For Jay Johnson, head coach of the University of Arizona baseball team, The Wildcats, PLNU will always be “home base.” Johnson earned his B.A. in Physical Education at PLNU in 2001 and went on to earn a Master’s in Physical Education at Azusa Pacific.
While at Point Loma, Johnson played baseball until his eligibility ended. With a year of school left and the desire to get back on the field, he asked if he could assist the team somehow. Johnson started as a student undergrad assistant hitting grounders to the infielders and quickly moved up to assistant coach for three seasons until taking over as head coach in 2005. “It was the first opportunity of several that really worked out,” he said. “It made it clear that coaching was what I wanted to do, and that I wanted to pursue it at the highest level. Point Loma opened the necessary doors to get my career moving.”
Not long after, Johnson accepted an offer to become head coach at the University of San Diego, a move that would advance his career. Despite the exciting opportunity, he recalled, “Leaving Point Loma was the hardest decision I’ve made in my life. I was blessed to be around great people there – my teammates, the coaching staff, the athletic administration, and ultimately the players who I was fortunate enough to coach.”
After seven years at USD and two seasons at the University of Nevada, Johnson was selected out of numerous highly-qualified candidates to take over as head coach of the Wildcats in 2015. He immediately led the team into the most wins by an Arizona team in 30 years as well as to the College World Series. The American Baseball Coaches Association took notice, naming him West Region Coach of the Year.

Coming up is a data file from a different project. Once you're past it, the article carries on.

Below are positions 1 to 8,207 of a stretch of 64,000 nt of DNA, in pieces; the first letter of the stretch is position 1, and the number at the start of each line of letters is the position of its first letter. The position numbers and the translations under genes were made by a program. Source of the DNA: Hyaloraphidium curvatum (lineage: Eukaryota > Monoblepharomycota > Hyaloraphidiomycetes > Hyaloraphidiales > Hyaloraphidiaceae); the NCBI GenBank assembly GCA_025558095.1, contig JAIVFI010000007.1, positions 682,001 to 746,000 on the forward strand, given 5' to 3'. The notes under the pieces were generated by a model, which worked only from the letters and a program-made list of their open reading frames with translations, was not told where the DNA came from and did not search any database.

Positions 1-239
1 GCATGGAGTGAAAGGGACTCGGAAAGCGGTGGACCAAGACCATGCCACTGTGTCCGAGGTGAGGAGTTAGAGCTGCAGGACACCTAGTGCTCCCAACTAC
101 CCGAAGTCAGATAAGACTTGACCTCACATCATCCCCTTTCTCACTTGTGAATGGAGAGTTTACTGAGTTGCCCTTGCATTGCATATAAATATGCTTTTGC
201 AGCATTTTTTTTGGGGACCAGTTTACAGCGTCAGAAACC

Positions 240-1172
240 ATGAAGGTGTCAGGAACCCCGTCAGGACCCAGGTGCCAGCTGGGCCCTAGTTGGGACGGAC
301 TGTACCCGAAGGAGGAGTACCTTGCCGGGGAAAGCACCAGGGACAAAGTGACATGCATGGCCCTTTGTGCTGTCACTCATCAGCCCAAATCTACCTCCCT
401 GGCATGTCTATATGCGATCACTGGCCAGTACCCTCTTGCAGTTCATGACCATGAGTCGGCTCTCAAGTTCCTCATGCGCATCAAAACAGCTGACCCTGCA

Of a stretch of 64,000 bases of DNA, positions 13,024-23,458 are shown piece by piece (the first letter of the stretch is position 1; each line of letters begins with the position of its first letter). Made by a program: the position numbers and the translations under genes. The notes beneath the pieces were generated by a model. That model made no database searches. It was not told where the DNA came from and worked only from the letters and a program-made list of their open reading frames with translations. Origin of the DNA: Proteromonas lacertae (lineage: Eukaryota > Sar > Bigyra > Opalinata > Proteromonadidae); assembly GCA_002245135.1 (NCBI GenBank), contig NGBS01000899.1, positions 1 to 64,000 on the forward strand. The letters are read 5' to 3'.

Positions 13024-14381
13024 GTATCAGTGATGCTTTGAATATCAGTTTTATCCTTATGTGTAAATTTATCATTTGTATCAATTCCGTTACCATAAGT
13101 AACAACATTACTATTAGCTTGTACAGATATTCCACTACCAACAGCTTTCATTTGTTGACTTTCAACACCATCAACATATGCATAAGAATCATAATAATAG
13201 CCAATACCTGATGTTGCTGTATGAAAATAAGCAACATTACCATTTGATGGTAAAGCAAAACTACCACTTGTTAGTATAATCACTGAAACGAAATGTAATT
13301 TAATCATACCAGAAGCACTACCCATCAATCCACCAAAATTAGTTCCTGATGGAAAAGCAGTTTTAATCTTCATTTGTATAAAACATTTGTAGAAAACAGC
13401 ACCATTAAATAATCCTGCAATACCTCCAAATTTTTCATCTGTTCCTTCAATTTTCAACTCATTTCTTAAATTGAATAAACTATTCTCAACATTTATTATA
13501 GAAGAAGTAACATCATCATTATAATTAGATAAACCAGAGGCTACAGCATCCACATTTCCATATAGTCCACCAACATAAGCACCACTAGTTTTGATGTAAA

“I have a strong sense of where I’m supposed to be in life,” he said. “For me, meaningful work is helping a person or a group of people achieve their goals and getting everyone within the organization to affect each other in a positive way. I really enjoy that challenge, and I get to do it on a daily basis.”
Johnson has built a successful team by developing the individual players on the field, off the field, and academically. “If everyone reaches their peak potential, the team’s success will follow,” he explained. “We talk a lot about the process. I stay away from focusing on results. While my job is 100% about the results side of it, focusing on that doesn’t help the players or the team play well.”
With all his recent success, Johnson still fondly recalls the beginning. “My experience at Point Loma was awesome,” he said. “Those were seven very formative and pivotal years in my life that affirmed for me that coaching was my calling.”
PLNU's university publication, the Viewpoint, seeks to contribute relevant and vital stories that grapple with life's profound questions from a uniquely Christian perspective. Through features, profiles, and news updates, the Viewpoint highlights stories of university alumni, staff, faculty, and students who are pursuing who they are called to be.